Sunday, August 03, 2008

An Unwanted Journey: Day 0983 - Getting Ready and Melancholy

It's been a week since I've written anything on this unwanted journey thread. A busy week, working hard, doing normal, everyday things with my colleagues, my wife and my sons. But never far from my mind is the realization that it won't be that long until I gather my hospital gown around me, pull myself onto the operating table, answer a few standard questions, receive the anaesthesia, and then awaken to nurses asking more questions.

Like a pendulum, I swing between wanting desperately to continue with the normal routine and thinking that I need to get things in order...just in case things don't work out during surgery. Today, for instance, my wife and I revised our wills. But yesterday we also visited Picard's Peanuts in St. Jacob's, the LCBO in Waterloo and other destinations essential for preparing for next weekend's annual trip to visit with family at their cottage on Taylor Island in Lake Muskoka, one of the highlights of the year for us all.

Today, I rummaged around my library for my unread book on Drawing on the Right Side of Your Brain, purchased some etching pencils and a pad of drawing paper and started thinking about overcoming my life-long aversion to drawing. Yesterday, I visited Chapters in Kitchener to pick up another book by Josh Waitzkin, The Art of Learning: An Inner Journey to Optimal Performance, after having watched the movie about Josh's early performance as a child prodigy chess player - Searching for Bobby Fischer. I reviewed Pocket PC software for chess and considered re-igniting my childhood and teen love of the game.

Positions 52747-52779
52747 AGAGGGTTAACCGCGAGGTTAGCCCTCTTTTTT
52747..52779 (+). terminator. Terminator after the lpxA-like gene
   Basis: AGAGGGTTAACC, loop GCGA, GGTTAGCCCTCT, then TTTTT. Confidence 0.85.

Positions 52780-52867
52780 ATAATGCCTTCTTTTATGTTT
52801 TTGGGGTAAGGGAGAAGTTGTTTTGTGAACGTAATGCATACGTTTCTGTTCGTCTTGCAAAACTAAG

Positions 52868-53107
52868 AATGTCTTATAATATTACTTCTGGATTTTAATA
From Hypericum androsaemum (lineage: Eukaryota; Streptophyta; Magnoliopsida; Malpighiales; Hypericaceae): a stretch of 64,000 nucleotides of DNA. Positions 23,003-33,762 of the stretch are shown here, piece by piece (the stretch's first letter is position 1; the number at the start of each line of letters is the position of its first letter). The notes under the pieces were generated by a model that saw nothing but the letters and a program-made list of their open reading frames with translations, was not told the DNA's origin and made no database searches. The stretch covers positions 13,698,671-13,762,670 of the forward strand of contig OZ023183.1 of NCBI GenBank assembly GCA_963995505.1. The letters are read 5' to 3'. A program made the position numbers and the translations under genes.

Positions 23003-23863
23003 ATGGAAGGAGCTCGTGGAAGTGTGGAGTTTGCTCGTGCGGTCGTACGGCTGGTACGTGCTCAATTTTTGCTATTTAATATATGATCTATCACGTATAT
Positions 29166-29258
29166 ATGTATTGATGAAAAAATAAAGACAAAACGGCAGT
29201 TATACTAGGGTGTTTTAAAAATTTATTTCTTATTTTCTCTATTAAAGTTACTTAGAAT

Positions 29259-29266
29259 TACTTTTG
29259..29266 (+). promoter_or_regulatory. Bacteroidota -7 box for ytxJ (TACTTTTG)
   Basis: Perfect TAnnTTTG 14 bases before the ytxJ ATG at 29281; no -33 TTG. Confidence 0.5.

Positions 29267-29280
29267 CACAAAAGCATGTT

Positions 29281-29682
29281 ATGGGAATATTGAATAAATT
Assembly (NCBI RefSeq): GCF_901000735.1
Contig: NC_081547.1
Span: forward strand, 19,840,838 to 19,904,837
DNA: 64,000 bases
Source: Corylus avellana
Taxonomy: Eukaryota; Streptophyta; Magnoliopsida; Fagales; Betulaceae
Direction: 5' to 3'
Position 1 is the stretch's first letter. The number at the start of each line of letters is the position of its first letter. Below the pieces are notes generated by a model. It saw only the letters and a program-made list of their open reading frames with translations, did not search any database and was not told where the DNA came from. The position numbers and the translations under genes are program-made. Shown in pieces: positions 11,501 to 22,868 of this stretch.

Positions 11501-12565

Maybe I'm a little crazy. But the tug of the future and of things I'd like to do and learn is battling with the urgency of imminent surgery and chemotherapy and the possibility that, this time, cancer has the upper hand. Randy Pausch called it the "elephant in the room". An apt metaphor, I suppose. But it's also like the shadow following my every move, the pop-up reminders in Outlook, and the questions in the eyes of family and friends when we meet on the street - "How are you doing?"

There are so many things I want to do and learn. I've always been a little odd that way. Mastery isn't as important to me as opportunity to learn something new. Being the expert has never been as significant a draw as knowing something about many things. But now, I'm becoming knowledgeable about things I'd rather leave to other people - what it's like having multiple surgeries, what do multiple courses of chemotherapy feel like, how do you find a vein in the crook of your elbow when scar tissue begins claiming more and more territory.

And so, I find myself saying "No" to some learning opportunities simply because I don't know if or when I'll be able to apply the learning. I find myself thinking about books and software and hobbies which yield quick returns on an investment of time and energy, that don't require more than I can give. I hate that!

I'm not pulling out my guitar these days and practicing. I'm not getting up early and studying SQL Server. I'm not learning French. I'm not thinking about certifications.

On the other hand, at work and at home, I feel more present, more in the moment. This can sometimes be very valuable and worthwhile.

I'm not depressed, but I do feel melancholic.

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